Big effort to save little whale

20:39, Feb 18 2013
dead whale
FUTILE: Locals tried in vain to save a beached pygmy sperm whale in Raglan.

A secretive deep-water mammal washed up on a public beach on Sunday where repeated attempts to refloat it proved futile.

Senior Raglan lifeguard Debbie Phillips-Morgan was sitting on Ngarunui Beach just after noon when she noticed something thrashing in the waves.

She said it was about halfway along the beach and it looked like a "large dolphin".

It turned out to be a 2.7-metre pygmy sperm whale.

Ms Phillips-Morgan, a vet, fellow lifeguards and volunteers covered the animal with wet towels.

The tide was rising.


They turned the whale around and started pushing it out to sea.

Ms Phillips-Morgan said it gained strength and tried to edge itself into deeper water.

"We sent it on its merry way," she said.

"It did a couple of circles around us and beached itself a couple of hundred metres down the beach."

The troop of about 10 rescuers regrouped.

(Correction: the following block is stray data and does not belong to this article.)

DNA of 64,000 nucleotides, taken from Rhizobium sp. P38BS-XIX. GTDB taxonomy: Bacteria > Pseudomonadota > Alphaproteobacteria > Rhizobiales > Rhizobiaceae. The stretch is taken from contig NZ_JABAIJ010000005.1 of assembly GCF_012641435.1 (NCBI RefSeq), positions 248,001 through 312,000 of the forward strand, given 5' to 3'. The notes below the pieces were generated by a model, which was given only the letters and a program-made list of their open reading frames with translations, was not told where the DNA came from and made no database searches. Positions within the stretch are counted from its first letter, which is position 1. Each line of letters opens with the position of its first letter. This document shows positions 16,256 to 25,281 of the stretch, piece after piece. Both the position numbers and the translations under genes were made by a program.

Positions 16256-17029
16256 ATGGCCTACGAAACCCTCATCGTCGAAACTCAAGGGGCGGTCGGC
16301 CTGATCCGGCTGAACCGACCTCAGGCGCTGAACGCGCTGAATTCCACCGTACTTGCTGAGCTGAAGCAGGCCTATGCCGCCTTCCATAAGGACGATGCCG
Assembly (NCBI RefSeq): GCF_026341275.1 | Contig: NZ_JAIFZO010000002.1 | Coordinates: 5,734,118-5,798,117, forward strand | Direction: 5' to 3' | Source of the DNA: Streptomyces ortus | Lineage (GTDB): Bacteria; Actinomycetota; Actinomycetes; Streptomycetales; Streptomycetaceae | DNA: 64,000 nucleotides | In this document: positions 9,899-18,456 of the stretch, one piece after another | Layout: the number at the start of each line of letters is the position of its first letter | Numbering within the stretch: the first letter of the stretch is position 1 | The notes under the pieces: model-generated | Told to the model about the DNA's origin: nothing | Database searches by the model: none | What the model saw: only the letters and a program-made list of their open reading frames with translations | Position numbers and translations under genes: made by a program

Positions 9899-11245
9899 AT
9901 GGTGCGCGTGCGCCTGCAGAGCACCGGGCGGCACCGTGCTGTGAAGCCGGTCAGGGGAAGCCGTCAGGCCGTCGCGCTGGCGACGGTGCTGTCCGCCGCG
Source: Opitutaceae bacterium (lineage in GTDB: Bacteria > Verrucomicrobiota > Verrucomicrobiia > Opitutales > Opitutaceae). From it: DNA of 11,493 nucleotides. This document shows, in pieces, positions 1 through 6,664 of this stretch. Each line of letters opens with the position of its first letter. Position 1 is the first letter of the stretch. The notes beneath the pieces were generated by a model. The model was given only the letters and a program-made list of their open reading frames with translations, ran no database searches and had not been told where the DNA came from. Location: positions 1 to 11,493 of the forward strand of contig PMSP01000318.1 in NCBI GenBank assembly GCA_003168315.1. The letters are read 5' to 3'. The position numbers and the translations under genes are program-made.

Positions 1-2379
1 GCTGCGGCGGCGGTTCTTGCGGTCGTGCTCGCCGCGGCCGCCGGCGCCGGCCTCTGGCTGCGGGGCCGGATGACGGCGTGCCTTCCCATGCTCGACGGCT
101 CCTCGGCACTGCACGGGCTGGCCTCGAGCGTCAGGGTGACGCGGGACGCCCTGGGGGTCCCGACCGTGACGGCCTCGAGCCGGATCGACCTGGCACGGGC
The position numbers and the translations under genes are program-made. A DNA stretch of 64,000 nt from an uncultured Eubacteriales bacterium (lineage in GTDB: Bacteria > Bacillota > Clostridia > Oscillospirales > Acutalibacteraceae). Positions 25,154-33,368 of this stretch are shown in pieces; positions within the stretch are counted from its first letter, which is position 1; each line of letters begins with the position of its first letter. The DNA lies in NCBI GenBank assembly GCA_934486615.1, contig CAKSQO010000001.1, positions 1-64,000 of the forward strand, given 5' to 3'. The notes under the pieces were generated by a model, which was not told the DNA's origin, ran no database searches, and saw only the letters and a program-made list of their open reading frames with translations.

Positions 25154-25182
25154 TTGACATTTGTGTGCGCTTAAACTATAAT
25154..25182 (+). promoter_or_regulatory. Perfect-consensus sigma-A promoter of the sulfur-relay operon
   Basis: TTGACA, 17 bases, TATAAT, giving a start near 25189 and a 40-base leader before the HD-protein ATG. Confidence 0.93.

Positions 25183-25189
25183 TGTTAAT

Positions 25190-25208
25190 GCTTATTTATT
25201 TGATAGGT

This time they tried to get a blanket underneath the mammal's bruised belly.

Things looked promising second time round.

"We put it on its merry way and it went out through the two sets of breakers and we thought, fine, it's on its way. But lo and behold another 200 metres up the beach it came back in again."

Ms Phillips-Morgan said she and the rescuers had "connected with the mammal" through the ordeal and felt "hurt and sorrow" for it knowing the inevitable may come.

More attempts to refloat the animal at the harbour entrance yielded the same result.

Department of Conservation ranger Garry Hickman said pygmy whales are secretive and little is known about them.

When in danger, they expel a reddish brown intestinal fluid to aid their escape.

They are fully grown at 3.5m long.

Mr Hickman said the would-be rescuers did everything they could to save the whale.

After one last liberation attempt the call was made to euthanase the whale.

After a karakia from kaumatua, Mr Hickman shot it with a rifle.

Another karakia preceded its burial.

Mr Hickman has no idea why the animal washed ashore.

"Animals must get crook like people do and they just want to lie down and die somewhere. That's just nature, I guess."